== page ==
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To Kill a Mockingbird by Harper Lee

Satisfactory Essays
To Kill A Mockingbird

Many say that the central theme in the movie To Kill A Mockingbird is southern society and racism, but the central theme is the mockingbird, of which racism is a small part. Atticus Finch, a lawyer and father of two children living in Maycomb, Alabama, says: “they say that to kill a mockingbird is a sin because all the mockingbird does is sing for us all day.” The mockingbird symbolizes something or someone who is attacked by society unjustly, and that includes two characters.
First, the mockingbird theme holds true for Tom Robinson. Tom is a black man who works as a field hand and is charged with raping a white girl and put on trial. Atticus defends Tom in the trial and makes it clear that Tom is innocent and even proves that someone else was responsible for the girl’s wounds: her father. Even though Atticus has proved Tom innocent, he is still declared guilty, put in jail, and sentenced to death.
Another character, Boo Radley, also fits the mold of the mockingbird. Boo was probably just a normal boy who was unfortunately born to parents who weren’t the nicest in town and liked to keep to themselves. It was rumored that, as a child, Boo was cutting out articles in the newspaper for a scrapbook and when his father walked by, Boo plunged the scissor blades into Mr. Radley’s leg, took them out, and just kept cutting the newspaper like nothing had happened. From that point on, his parents kept him locked in the house. The whole town was convinced that he was something of a monster and came out at night peeking in peoples’ windows. It was even rumored that he wilted every flower he passed. Throughout the course of the book, Jem, Atticus’ son, finds little treasures in the hollow of the tree by their house: a watch, a ball of string, a spelling bee medal. When Jem is attacked by a drunken man one night, Boo Radley comes to his rescue and finally shows himself, and it is evident that he has been the one leaving the treasures in the tree in an effort to bond with Atticus’ children.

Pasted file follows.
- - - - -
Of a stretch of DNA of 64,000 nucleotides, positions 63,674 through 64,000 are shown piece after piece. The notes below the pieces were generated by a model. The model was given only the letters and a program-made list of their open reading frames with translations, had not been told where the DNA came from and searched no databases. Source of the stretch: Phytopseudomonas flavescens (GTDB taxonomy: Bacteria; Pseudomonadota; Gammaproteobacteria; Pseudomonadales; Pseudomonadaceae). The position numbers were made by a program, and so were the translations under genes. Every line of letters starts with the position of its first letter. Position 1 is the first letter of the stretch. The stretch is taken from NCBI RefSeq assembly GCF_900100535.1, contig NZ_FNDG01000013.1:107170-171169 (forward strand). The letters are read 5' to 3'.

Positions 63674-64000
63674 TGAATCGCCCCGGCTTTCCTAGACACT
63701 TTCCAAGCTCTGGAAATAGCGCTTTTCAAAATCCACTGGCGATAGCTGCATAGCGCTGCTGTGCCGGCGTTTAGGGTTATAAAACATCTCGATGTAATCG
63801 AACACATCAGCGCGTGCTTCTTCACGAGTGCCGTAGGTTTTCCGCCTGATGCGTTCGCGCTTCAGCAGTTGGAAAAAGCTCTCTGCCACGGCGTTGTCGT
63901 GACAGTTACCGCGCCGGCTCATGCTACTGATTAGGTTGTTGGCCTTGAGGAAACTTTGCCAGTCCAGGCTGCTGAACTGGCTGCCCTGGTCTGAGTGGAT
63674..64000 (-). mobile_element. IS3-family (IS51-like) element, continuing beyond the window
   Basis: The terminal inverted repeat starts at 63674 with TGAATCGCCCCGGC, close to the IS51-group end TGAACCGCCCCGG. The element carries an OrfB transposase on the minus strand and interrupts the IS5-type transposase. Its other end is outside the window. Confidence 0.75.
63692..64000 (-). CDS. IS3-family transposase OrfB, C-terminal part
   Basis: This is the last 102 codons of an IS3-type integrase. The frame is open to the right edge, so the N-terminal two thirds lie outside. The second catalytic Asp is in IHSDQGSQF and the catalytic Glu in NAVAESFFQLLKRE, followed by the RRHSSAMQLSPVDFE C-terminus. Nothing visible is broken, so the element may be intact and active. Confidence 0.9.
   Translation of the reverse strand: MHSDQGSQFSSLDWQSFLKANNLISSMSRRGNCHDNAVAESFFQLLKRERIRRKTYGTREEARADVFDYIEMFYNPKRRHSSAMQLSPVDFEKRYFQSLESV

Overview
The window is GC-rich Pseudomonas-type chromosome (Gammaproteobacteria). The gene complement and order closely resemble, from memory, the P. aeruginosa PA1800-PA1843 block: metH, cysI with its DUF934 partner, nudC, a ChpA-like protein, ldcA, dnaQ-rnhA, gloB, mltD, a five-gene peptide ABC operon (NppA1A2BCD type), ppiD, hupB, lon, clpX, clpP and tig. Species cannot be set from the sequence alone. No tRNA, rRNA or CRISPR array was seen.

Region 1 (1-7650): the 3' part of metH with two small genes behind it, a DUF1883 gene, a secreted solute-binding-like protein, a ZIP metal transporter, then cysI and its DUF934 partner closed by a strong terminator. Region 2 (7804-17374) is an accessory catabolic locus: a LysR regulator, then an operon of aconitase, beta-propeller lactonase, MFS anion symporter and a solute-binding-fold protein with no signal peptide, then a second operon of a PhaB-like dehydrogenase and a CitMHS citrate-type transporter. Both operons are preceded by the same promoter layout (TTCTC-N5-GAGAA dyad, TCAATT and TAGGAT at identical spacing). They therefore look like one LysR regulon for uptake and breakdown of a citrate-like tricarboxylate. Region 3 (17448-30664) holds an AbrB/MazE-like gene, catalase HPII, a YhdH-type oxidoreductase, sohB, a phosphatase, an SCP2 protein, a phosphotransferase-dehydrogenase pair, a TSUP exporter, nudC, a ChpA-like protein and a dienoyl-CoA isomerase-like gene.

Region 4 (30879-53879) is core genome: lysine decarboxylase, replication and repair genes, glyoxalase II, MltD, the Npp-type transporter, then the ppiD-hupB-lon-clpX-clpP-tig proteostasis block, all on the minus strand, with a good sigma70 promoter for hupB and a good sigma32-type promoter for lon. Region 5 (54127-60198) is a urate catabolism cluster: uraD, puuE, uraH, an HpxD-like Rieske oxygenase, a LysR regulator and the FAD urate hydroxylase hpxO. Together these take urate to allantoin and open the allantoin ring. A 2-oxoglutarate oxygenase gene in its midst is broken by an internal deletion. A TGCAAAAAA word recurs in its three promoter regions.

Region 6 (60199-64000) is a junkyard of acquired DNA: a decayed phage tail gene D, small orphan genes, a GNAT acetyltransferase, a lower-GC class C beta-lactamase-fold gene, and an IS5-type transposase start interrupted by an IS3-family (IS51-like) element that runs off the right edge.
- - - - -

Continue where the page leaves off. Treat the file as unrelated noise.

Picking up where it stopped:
Why are these innocent people being judged by society? Surprisingly, it’s the same reason that racism started: people whose lives were secure and comfortable started to become threatened by something different that might alter their lives and felt the need to remove the threat.
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